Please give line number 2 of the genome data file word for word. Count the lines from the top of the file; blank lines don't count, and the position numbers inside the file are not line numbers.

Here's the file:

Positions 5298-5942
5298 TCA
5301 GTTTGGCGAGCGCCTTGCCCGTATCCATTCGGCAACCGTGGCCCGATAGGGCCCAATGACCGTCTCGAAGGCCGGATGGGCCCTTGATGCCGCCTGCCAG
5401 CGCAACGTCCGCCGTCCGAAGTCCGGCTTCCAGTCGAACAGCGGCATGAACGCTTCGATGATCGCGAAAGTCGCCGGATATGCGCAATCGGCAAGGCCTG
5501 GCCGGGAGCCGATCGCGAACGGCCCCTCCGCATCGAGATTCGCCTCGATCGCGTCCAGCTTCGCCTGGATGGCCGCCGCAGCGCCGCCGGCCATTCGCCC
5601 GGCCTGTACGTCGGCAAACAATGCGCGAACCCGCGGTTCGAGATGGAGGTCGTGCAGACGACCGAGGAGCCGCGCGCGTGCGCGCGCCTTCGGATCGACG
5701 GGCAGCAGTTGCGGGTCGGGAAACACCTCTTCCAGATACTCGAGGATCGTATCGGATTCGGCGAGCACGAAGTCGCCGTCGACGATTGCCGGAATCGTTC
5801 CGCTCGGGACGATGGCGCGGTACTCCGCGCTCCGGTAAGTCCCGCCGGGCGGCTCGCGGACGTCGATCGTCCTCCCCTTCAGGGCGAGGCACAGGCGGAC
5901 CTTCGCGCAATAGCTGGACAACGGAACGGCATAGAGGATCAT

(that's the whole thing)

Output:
5298 TCA